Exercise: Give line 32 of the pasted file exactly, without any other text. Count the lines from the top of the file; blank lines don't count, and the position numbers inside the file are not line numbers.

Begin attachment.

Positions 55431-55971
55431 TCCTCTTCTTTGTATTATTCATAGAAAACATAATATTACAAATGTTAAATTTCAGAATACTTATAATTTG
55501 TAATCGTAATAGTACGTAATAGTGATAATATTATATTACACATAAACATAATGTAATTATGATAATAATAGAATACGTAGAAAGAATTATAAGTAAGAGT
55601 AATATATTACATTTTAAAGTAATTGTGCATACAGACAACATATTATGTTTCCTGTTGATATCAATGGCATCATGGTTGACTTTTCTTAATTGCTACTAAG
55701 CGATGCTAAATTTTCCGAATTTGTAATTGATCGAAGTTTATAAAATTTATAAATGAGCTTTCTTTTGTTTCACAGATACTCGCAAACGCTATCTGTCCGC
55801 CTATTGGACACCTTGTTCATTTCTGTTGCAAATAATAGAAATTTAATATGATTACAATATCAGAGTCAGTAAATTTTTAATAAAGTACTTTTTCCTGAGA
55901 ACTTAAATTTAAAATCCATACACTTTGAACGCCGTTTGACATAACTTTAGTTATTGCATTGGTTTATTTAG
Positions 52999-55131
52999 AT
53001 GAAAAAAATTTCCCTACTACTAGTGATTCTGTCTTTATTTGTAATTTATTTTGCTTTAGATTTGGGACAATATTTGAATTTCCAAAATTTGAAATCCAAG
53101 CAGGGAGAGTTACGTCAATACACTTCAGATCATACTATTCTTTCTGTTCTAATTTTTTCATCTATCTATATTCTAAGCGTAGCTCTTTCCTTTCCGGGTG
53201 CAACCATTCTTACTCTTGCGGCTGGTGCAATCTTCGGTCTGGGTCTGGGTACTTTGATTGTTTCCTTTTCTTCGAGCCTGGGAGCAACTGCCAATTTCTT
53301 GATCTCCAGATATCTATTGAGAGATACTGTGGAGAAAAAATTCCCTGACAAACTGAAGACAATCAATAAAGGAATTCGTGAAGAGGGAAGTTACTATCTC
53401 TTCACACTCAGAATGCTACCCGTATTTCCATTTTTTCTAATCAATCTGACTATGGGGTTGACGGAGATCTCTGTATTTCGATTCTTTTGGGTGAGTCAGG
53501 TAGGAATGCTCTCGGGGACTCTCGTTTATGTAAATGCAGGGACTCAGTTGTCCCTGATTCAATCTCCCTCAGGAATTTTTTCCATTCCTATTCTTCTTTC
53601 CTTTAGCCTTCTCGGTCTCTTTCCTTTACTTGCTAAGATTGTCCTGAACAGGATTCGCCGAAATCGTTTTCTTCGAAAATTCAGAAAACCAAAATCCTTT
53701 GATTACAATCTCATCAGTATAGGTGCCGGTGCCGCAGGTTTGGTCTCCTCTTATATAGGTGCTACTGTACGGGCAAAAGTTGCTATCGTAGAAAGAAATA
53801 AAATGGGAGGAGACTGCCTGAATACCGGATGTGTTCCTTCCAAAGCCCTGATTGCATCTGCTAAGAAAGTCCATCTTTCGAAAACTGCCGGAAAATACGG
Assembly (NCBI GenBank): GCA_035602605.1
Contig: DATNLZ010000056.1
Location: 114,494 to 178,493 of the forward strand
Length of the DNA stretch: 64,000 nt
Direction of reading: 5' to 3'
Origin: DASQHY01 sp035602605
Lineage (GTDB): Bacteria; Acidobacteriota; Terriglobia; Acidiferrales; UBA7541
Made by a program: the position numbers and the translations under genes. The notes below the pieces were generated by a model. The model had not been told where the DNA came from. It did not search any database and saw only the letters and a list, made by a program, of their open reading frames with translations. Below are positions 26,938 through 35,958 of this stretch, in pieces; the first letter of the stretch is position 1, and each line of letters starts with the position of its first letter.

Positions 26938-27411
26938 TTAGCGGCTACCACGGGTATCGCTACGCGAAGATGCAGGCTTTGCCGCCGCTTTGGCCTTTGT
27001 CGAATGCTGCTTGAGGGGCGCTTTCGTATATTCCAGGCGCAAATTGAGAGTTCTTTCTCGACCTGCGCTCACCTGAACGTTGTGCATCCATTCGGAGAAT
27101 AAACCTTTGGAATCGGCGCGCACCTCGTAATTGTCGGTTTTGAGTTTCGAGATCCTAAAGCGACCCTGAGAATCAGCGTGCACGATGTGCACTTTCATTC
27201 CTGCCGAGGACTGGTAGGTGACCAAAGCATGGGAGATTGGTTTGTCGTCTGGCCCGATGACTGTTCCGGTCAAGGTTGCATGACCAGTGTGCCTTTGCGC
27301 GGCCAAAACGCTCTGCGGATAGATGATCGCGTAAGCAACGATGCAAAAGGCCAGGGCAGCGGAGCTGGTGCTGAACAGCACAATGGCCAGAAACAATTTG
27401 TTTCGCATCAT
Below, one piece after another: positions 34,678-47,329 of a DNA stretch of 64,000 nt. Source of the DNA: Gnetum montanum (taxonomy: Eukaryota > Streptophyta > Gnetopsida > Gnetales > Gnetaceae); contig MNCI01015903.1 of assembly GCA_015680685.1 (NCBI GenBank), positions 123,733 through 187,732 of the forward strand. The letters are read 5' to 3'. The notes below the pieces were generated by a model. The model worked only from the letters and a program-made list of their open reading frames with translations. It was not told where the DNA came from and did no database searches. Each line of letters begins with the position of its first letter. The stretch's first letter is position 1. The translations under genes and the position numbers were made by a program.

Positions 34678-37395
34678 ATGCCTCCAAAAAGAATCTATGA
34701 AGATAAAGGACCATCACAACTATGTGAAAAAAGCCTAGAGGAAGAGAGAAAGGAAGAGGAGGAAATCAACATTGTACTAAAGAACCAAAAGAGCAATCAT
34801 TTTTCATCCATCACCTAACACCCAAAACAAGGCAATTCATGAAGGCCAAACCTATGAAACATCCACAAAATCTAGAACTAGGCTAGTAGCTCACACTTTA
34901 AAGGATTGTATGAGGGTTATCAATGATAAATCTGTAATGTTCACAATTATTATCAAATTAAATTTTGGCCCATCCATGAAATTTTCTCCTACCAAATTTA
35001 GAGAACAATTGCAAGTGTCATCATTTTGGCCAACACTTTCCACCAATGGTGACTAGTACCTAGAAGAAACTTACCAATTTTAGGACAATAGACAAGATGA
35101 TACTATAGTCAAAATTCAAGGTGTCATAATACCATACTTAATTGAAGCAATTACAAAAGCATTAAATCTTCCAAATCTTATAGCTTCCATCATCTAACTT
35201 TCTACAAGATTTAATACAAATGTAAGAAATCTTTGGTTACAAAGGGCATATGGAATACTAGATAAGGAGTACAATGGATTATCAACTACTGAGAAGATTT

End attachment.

27301 GGCCAAAACGCTCTGCGGATAGATGATCGCGTAAGCAACGATGCAAAAGGCCAGGGCAGCGGAGCTGGTGCTGAACAGCACAATGGCCAGAAACAATTTG